The Tax-Free Savings Account is Under Attack
In an election year and with a federal budget on the way, many Canadians will be watching to see whether the Harper government keeps its 2011 promise to double the Tax-Free Savings Account (TFSA) contribution limit once the budget is balanced. Canada’s finance minister has said the federal government is on track to balance the books in fiscal 2015-16.
Some argue that a doubling of the annual contribution limit will only benefit the wealthy and; therefore, the government should not proceed. But is that any reason not to increase the allowable TFSA contribution room?
The fact is, there are many features of our tax system that benefit one segment of society over another.
Additionally, household saving is important as it provides funds to finance capital investment needed to promote long-term economic growth. Everyone benefits when the economy is growing.
Lightening the taxation of savings and assisting households in their desire to save in tax-recognized saving plans—whether in a tax-prepaid plan, like a TFSA, or a tax-deferred plan, like a Registered Retirement Savings Plan (RRSP)—is good economic policy.
TFSA Popularity Grows
Since launched in 2009, the TFSA has become a very popular saving vehicle for Canadians. It is a great tool for accumulating wealth to retire more comfortably, to make a down payment on a home, to save for children’s education, to start a business or to make an important purchase. Contributions to a TFSA are not tax-deductible and investment income (i.e. capital gains, interest and dividends) earned in a TFSA and withdrawals are tax-free.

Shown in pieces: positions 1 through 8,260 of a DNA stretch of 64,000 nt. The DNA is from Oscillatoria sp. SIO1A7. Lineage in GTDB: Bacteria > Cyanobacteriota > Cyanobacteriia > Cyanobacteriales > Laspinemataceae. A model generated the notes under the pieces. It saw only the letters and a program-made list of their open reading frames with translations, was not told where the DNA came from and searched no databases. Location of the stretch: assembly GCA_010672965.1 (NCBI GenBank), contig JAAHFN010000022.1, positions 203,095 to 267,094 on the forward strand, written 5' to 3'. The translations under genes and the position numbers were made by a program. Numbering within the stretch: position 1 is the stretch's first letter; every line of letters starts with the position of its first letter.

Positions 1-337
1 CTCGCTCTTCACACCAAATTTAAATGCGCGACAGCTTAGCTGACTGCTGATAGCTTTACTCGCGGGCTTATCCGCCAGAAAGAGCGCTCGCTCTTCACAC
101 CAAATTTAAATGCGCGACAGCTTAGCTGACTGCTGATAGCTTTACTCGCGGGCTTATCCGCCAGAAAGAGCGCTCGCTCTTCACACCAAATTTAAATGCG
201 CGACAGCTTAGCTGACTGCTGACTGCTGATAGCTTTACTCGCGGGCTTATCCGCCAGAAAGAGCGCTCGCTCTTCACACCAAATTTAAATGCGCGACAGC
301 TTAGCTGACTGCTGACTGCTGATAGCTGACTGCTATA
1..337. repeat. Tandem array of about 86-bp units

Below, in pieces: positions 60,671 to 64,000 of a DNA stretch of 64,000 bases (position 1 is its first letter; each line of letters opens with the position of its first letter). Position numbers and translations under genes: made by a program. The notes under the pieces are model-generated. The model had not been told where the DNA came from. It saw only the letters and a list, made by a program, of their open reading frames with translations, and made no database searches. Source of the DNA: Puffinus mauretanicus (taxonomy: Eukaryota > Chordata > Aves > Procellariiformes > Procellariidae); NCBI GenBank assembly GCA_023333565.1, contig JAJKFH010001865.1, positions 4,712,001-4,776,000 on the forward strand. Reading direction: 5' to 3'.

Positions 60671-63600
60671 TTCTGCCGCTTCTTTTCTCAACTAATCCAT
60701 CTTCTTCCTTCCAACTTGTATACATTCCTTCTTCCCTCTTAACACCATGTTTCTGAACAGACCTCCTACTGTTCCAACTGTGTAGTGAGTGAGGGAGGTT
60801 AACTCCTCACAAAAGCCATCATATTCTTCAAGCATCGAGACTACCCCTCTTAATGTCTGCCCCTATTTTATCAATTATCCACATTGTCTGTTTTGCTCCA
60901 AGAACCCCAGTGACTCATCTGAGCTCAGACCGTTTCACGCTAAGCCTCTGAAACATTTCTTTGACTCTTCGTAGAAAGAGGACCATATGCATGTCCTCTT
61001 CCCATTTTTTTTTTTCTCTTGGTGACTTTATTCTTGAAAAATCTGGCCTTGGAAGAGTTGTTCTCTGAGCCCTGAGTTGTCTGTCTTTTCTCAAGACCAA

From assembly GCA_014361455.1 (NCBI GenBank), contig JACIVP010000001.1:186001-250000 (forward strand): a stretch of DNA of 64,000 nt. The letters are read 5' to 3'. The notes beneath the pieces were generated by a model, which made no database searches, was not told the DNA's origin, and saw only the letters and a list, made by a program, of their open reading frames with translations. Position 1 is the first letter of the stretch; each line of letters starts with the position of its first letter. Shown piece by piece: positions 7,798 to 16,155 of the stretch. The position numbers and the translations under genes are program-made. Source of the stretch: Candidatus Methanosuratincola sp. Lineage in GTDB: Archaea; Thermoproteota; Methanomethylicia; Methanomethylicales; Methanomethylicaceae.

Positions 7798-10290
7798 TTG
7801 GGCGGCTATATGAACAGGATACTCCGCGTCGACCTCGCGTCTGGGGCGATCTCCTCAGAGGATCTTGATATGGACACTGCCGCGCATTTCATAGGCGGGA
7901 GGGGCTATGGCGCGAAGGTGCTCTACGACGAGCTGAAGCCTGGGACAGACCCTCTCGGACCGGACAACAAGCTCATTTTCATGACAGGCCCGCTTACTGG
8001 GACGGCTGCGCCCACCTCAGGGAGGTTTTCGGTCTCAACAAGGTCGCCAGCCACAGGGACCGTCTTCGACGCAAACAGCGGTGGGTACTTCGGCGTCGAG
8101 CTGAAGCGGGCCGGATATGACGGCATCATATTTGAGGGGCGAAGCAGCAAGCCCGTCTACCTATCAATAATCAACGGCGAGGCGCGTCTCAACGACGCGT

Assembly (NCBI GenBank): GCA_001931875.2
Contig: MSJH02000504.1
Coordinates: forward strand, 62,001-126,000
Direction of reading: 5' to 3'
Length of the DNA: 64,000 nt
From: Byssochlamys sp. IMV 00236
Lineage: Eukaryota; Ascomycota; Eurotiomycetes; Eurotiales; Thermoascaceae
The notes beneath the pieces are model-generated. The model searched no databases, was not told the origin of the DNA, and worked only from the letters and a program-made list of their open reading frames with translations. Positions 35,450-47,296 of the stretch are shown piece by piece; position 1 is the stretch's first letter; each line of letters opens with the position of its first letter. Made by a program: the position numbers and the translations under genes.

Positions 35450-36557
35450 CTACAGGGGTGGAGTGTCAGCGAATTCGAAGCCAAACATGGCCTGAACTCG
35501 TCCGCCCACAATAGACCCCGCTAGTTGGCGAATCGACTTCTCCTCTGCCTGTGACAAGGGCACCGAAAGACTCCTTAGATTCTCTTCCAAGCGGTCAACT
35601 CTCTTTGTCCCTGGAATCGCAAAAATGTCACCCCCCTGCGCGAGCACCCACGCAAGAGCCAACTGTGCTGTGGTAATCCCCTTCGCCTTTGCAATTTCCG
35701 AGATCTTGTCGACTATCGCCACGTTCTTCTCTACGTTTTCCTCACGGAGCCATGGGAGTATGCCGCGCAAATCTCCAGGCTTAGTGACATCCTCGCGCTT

The annual contribution limit was originally set at $5,000, but the dollar amount is indexed to keep pace with inflation resulting in the limit being increased to $5,500 in 2013. Unused TFSA contribution room can be carried forward and withdrawals can take place at any time. As an added bonus, the full amount of withdrawals can be put back into a TFSA without affecting available contribution room.
According to the Canada Revenue Agency (CRA), 4.8 million Canadians over the age of 18 opened a TFSA in 2009. In that year, financial assets held in TFSAs had a total fair market value of $18.2 billion. By 2012, the fourth year of the program, 9.6 million Canadians had a TFSA and the financial assets held in TFSAs were valued at $87.5 billion. Preliminary CRA data suggest that TFSA assets grew to $118 billion in 2013.